In its first season, Starz’s adaptation of American Gods has mostly stuck to Neil Gaiman’s novel (when it’s not adding or added to it, as was the case with Vulcan and Laura’s past). But, the seventh episode “A Prayer For Mad Sweeney” is the series’s most successful hour because it stays true to the novel’s spirit while evolving it into something entirely new and unique. In the story of Essie McGowan, American Gods doesn’t add to the story whole cloth, but instead takes a kernel of an implicit connection between Laura, Essie, and Mad Sweeney from the books and expands it into something wonderous.
“The American colonies were as much a dumping ground as an escape.”
“Prayer For Mad Sweeney” takes one of the novel’s “coming to America” vignettes and stretches it into an entire episode. The story of Essie McGowan, which is largely true to the novel, could have easily been condensed into a ten minutes introductory sequence. By expanding it into an hour long epic fable and tying it to Laura and Mad Sweeney’s show-only relationship, American Gods makes it more meaningful. Although it isn’t overtly stated in the novel that the leprechaun in the tale is Mad Sweeney, it’s implied. And although Laura has his coin in the book, no real connection is drawn between the two. But the threads are there to run with, and Bryan Fuller and Michael Green have. In doing so, they elevate the source material and make the story stronger.
This is the first episode where every part feels connected and the show truly feels like a surreal fairy tale. Right from the start, the tone is established when more time is spent with Mr. Ibis and Anubis in their funeral parlor, as they bicker over the lack of deaths from “lover’s quarrels.” In humanizing Mr. Ibis rather than simply leaving him as an impartial narrator, “Prayer for Mad Sweeney” gives the story-teller a sense of realism. This reverses the dynamic of previous episodes, where Mr. Ibis has added whimsey and the rest of the story has been more “real.”
“”One does not ask favors of leprechauns without a kindness of gold””
The story of Essie McGowan — who goes from maid to prisoner to thief to wife and mother — is of a headstrong young woman who carves out a place in a world in which the odds are stacked against her. All the while, she clings to her beliefs in her childhood folklore.
Emily’s Browning’s Irish accent is too broad; her hair unnaturally red. It’s a caricature, but the borderline cartoonish aspects casts Essie’s tale into the realm of legend. It’s a clever move, because Mad Sweeney has been introduced to the audience bar fighting, passed out on toilets, and cursing in taxis. It would take a lot for him to seem whimsical and magical. But the episode’s gorgeously fairy-tale cast, mixed with Essie’s steadfast belief in him, does the trick.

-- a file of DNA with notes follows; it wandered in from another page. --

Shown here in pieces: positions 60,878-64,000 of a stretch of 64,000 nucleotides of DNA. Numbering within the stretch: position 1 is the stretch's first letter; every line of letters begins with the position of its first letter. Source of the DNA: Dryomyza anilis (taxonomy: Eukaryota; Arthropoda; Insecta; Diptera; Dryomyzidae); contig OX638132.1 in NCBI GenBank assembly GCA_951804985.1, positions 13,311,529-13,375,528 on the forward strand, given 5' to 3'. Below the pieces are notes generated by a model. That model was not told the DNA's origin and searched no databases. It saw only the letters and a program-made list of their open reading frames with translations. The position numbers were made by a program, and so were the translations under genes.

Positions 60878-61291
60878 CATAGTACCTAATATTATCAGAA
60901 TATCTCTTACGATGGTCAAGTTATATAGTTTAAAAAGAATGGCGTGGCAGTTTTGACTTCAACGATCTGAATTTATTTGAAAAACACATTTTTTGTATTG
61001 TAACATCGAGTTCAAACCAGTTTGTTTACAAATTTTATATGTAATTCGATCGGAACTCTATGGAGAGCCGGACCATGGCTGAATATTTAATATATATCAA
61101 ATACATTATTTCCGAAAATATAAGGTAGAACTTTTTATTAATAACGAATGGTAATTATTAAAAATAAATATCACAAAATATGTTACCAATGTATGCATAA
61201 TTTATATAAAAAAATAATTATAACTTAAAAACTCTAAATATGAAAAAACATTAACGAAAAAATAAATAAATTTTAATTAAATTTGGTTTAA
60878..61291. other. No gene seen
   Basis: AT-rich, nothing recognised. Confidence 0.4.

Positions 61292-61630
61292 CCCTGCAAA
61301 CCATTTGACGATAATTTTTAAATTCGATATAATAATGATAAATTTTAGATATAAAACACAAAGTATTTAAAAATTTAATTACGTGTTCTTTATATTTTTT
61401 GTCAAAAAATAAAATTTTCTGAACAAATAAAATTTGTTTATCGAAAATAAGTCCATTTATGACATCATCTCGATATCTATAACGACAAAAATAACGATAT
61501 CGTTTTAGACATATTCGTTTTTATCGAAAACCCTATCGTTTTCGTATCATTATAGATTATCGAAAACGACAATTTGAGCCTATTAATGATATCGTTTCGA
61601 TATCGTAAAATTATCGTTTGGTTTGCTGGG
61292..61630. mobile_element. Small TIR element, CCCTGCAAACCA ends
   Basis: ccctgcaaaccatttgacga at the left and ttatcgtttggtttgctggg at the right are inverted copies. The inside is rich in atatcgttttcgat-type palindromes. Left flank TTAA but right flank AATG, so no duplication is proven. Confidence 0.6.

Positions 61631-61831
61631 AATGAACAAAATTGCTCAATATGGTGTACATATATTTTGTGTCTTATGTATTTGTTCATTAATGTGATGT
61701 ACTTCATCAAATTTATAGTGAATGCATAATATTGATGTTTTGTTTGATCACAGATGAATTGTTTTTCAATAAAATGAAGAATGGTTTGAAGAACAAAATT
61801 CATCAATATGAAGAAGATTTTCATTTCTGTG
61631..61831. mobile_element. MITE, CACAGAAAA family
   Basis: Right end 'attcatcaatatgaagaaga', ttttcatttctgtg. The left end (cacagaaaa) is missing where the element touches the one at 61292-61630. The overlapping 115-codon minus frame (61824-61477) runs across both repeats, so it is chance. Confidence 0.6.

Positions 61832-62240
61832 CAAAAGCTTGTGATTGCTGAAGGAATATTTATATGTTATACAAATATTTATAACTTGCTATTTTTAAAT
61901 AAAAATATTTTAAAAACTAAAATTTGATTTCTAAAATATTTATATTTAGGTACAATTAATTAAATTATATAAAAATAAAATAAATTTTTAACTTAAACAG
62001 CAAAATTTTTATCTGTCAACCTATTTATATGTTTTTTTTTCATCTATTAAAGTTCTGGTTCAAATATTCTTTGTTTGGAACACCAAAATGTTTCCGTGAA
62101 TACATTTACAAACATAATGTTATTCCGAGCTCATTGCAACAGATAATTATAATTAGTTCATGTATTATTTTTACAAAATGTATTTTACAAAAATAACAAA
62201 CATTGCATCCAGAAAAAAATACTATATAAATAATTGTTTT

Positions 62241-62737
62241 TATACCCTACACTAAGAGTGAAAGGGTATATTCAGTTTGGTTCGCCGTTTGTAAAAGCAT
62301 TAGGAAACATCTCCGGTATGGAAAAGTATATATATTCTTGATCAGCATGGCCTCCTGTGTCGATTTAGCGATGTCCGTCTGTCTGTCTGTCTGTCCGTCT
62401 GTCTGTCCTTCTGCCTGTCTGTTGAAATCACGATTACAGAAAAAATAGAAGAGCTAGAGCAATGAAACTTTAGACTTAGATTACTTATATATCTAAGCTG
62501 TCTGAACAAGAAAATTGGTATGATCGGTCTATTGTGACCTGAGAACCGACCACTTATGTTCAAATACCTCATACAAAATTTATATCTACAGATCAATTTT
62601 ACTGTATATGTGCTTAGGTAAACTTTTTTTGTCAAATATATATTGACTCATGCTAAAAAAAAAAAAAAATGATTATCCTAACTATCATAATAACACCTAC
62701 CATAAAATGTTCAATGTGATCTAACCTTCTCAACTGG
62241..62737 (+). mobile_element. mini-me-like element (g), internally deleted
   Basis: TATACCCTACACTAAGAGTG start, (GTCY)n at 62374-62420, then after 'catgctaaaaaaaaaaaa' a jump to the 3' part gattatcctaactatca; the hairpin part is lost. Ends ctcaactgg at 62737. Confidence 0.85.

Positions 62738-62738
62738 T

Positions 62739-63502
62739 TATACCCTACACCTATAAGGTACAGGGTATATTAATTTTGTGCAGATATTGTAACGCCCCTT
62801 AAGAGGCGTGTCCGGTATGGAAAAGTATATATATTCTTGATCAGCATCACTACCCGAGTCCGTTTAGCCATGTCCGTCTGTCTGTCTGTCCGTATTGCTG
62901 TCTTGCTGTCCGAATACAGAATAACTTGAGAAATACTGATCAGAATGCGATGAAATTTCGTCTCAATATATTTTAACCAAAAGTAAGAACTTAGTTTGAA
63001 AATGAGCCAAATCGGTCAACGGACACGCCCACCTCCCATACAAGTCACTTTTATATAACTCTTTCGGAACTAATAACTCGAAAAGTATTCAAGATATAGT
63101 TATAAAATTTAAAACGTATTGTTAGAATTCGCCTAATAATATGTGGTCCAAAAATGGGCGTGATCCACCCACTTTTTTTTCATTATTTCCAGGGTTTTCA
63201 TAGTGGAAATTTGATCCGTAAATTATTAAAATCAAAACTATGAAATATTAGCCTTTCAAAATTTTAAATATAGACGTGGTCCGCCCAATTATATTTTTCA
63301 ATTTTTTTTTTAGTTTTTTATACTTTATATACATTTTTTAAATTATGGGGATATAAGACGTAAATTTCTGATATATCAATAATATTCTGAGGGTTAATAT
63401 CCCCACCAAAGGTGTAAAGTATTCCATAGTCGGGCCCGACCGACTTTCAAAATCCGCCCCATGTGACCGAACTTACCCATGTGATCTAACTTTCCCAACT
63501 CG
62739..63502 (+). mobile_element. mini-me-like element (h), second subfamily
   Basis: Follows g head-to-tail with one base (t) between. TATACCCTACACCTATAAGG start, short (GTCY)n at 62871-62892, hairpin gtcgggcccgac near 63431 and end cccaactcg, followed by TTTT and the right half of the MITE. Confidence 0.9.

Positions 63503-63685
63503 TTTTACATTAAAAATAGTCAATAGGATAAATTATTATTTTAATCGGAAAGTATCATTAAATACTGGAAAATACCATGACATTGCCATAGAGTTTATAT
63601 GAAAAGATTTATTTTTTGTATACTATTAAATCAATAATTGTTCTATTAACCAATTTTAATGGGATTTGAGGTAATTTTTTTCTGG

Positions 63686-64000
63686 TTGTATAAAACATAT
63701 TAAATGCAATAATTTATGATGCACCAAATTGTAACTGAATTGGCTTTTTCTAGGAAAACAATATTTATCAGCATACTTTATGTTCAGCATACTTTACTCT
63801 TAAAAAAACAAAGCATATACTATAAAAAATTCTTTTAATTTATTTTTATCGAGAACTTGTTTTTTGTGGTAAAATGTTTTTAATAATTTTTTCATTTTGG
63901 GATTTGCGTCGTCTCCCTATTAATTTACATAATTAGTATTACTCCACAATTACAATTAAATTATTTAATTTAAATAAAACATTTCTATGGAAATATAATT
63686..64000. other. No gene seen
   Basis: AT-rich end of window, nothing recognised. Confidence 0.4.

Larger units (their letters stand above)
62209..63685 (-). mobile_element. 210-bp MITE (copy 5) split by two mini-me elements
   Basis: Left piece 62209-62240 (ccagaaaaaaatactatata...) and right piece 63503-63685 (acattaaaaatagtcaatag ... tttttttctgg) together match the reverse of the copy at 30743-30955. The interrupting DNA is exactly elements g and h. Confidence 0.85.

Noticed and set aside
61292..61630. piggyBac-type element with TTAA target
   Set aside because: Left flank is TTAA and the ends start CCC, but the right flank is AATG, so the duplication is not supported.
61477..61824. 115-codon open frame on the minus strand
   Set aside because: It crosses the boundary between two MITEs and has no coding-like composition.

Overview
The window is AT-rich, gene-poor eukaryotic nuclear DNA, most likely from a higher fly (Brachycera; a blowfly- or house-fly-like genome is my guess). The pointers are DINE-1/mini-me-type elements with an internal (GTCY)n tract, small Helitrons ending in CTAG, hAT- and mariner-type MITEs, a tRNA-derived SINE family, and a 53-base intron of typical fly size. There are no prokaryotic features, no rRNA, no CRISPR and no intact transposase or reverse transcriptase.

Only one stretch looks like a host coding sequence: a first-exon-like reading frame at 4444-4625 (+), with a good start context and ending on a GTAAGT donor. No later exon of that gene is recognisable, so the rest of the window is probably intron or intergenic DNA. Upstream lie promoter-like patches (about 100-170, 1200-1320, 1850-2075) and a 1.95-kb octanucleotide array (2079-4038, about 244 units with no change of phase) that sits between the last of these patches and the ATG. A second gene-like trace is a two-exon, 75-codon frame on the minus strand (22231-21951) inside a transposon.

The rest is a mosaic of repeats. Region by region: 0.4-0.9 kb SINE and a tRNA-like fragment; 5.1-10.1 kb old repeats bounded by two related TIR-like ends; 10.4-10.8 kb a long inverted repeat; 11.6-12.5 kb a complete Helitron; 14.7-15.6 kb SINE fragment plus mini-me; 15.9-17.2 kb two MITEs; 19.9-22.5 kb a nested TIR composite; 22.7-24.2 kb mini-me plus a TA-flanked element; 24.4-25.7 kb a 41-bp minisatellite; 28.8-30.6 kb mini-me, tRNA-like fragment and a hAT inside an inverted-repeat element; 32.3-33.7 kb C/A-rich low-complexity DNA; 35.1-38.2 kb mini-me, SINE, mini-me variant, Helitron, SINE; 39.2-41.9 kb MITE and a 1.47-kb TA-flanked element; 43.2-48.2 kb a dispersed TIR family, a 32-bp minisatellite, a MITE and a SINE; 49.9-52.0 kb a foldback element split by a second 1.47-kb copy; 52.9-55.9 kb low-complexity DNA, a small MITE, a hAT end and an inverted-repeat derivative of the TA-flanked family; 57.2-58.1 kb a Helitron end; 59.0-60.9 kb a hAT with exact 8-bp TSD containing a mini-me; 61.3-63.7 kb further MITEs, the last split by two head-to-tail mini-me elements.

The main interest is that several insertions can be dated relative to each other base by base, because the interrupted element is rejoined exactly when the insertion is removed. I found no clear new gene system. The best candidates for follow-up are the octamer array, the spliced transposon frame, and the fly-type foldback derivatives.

“You are an unpleasant creature!”
As the episode returns to the present day, Salim, Laura, and Sweeney are still on their oddball road trip. When Laura and Sweeney let Salim go, he can’t escape Sweeney, the “unpleasant creature” fast enough. After stealing an ice cream truck, this manic partnership is on the way to the House on the Rock. When Mad Sweeney is peeing, he talks to a raven. Since “A Murder of Gods” definitively established that Wednesday is Odin, ravens are his messengers. In saying “fuck you” to the raven, Sweeney is talking to Wednesday.
The show leaves it ambiguous whether Laura is Essie reincarnated or a distant relative. It also leaves it unclear whether Sweeney draws a connection between Laura and Essie, or whether he’s too wrapped up in his own problems. But this ambiguity creates a tension between the two timelines that captures the book’s essence in spite of its departure.
“I was a king once”
Just like the connection between Essie and Laura, “Prayer for Mad Sweeney” makes Sweeney’s past deliberately vague, even as it fills in blanks. As he explains, he was originally a king, then Irish lore turned his kind into “saints and trolls and fairies,” then “General Mills did the rest,” in the modern conception of leprechauns.
The King part is from the old Irish tale Buile Shuibhne. His powers are a bit vague, because he’s lived for hundreds of years and can survive car crashes but he’s not immortal. He can see visions in flames yet can be thrown in jail, and he’s not a god but when Essie is old, he takes the role of Anubis and ferries her to her death. But after the on-the-nose obviousness of Vulcan, “vague” is a welcome sweet spot for American Gods. His powers are strongest when he’s near Essie and Laura, because they have an implicit connection.
“Prayer for Mad Sweeney” strikes the perfect balance between fable and oddball road trip show, between spinning story and leaving threads for the viewer to connect themselves. If every episode of American Gods is like this in Season 2, it will continue being a fantasy powerhouse to be reckoned with.
American Gods Season 1 is currently airing Sunday nights on Starz.